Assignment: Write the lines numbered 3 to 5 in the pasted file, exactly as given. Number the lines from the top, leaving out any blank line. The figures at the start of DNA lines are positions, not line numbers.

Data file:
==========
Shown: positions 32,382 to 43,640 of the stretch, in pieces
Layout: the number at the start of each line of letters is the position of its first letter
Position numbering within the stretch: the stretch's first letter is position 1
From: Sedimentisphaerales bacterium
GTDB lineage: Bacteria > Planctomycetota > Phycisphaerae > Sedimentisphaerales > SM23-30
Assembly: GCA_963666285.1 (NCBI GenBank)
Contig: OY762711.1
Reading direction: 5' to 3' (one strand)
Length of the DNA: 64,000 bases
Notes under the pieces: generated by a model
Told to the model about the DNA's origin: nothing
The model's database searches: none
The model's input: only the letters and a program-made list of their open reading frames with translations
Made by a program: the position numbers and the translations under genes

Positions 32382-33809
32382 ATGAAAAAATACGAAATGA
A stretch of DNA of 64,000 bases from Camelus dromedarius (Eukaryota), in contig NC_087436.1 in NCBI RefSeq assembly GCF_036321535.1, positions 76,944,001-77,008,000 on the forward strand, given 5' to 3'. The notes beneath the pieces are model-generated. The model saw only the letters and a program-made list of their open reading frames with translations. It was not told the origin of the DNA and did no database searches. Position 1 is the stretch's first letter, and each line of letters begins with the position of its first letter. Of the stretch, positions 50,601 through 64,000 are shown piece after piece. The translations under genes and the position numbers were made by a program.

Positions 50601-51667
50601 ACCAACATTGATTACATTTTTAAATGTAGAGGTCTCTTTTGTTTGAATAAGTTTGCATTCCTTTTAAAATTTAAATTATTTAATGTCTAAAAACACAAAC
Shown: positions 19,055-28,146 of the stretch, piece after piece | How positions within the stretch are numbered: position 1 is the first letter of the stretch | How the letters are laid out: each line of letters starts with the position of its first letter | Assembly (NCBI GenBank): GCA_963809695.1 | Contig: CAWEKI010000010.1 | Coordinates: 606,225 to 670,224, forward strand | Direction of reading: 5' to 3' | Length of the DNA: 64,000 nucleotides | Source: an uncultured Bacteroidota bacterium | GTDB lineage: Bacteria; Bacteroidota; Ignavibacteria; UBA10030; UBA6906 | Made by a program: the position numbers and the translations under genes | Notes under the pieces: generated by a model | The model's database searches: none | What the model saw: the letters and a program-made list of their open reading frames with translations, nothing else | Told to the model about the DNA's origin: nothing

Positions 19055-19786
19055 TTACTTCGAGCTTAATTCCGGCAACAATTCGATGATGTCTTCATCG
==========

Position numbering within the stretch: the stretch's first letter is position 1
From: Sedimentisphaerales bacterium
GTDB lineage: Bacteria > Planctomycetota > Phycisphaerae > Sedimentisphaerales > SM23-30